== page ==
TREASURIES-Yields lower as Treasury sells 7-yr notes to solid demand

Thu Mar 27, 2014 4:53pm EDT

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(Updates prices)
    * Treasury sells $29 bln of seven-year notes
    * Spreads between 5-yr, 30-yr yields tightest since 2009
    * Fed buys $4.22 bln notes due 2019

    By Karen Brettell
    NEW YORK, March 27 (Reuters) - U.S. Treasuries yields held
at lower levels on Thursday after the government sold $29
billion of new seven-year notes to strong demand, the final sale
of $96 billion in new coupon-bearing supply this week.
    The notes were sold at a high yield of 2.258 percent, more
than a basis point below where they had traded before the
    Direct bidders, which includes some central banks and large
asset managers, bought 33 percent of the notes, higher than
their average 19 percent. 
    "The recent auctions have shown a particularly strong
investment fund demand both in January and February ... I think
what we saw is continuing investment fund demand in the belly of
the curve," said John Canavan, fixed income analyst at Stone
McCarthy Research Associated in Princeton, New Jersey.
    Investors may have been lured to the debt by the recent rise
in yields, after Federal Reserve Chair Janet Yellen said last
week the central bank could raise interest rates six months
after its current bond-buying program ends, suggesting a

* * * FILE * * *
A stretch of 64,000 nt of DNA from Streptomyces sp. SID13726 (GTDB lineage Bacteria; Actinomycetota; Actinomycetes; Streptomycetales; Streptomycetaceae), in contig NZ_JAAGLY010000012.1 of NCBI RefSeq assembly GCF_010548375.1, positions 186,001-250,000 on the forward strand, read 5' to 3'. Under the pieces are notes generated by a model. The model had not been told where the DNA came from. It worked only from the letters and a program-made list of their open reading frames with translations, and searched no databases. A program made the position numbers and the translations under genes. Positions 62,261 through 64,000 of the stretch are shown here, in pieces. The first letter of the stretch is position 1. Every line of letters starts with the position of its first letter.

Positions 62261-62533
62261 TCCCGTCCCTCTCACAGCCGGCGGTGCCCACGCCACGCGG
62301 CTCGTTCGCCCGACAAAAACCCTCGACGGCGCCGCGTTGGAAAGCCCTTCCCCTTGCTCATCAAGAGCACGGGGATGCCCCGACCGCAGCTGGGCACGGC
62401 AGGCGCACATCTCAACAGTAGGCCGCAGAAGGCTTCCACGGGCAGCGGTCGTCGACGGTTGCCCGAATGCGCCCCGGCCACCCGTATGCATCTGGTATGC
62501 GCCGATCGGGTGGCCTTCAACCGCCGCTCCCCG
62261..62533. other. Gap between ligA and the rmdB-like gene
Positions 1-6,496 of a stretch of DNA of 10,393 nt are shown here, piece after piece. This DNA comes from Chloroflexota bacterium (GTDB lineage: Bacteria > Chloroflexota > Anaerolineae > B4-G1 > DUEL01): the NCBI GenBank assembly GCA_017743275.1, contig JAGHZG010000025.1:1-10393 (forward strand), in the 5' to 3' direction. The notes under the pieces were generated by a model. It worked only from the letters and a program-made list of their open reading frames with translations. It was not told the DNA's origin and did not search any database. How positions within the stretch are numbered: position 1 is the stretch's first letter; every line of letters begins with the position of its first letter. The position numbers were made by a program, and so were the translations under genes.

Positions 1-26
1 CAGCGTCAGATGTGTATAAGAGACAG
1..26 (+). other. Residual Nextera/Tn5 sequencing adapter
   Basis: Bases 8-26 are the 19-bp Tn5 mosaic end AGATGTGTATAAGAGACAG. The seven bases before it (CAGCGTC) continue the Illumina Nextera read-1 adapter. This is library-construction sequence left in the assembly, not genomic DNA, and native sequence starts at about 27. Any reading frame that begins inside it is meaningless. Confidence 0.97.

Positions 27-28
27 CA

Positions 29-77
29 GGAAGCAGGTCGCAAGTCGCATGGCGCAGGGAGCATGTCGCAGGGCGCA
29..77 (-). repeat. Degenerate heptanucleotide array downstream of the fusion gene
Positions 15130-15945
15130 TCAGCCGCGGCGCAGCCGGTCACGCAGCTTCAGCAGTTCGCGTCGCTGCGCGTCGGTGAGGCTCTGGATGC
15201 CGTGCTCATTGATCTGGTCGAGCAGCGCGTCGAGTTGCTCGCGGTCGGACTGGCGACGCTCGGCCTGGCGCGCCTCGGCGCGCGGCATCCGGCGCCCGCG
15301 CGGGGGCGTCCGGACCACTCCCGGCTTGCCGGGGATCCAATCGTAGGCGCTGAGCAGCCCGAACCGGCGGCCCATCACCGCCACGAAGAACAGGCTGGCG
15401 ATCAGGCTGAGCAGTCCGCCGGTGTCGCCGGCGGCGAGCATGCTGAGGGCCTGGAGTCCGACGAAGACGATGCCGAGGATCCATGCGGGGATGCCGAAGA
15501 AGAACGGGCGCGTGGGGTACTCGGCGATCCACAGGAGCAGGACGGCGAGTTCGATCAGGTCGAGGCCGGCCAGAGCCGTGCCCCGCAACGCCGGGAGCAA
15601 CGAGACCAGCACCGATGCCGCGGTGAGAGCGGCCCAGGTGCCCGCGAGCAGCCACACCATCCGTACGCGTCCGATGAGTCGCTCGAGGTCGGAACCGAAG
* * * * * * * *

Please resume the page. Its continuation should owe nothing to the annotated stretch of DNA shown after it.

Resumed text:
potential rate hike as early as spring 2015.
    "Although there has been some correction the last two days
we are still looking at more attractive yields than we had been
seeing and there is some sentiment that the initial response to
the FOMC meeting has run its course," Canavan said.  
    Seven-year notes were last down 1/32 in price to
yield 2.26 percent. The notes' yields have fallen from a
three-month high of 2.34 percent on Monday, but remain higher
than the 2.14 percent area they traded at before Yellen's
    The spread between yields of five-year notes and thirty-year
bonds flattened to 179 basis points on Thursday,
its tightest in five years. Intermediate-dated debt has
underperformed longer-dated bonds since Yellen's comments, as
investors adapt to the possibility of earlier rate hikes.
    Demand for Treasuries heading into the quarter's end this
week may also help demand in the auction. Treasuries have been
supported by safe-haven buying spurred by ongoing tensions over
Ukraine, and as U.S. stocks have struggled.
    "There is a bid in Treasuries. Part of it is geopolitical,
and part is stocks," said Lou Brien, market strategist at DRW
Trading in Chicago.
    Yields briefly rose earlier on Thursday after data showed
sturdy growth. The number of Americans filing new claims for
unemployment benefits fell unexpectedly last week to its lowest
in nearly four months, suggesting a strengthening labor market. 
    U.S. economic growth was 2.6 percent in the fourth quarter,
up from the 2.4 percent the Commerce Department estimated last
month, reflecting a stronger pace of consumer spending than
previously estimated. 
    Benchmark 10-year notes were last up 4/32 in
price to yield 2.69 percent, after edging as high as 2.72
percent immediately after the data.
    The Fed bought $4.22 billion in notes due in 2019 on
Thursday. It will purchase between $1 billion and $1.25 billion
in bonds due from 2036 to 2044 on Friday. 

 (Editing by Bernadette Baum and Nick Zieminski)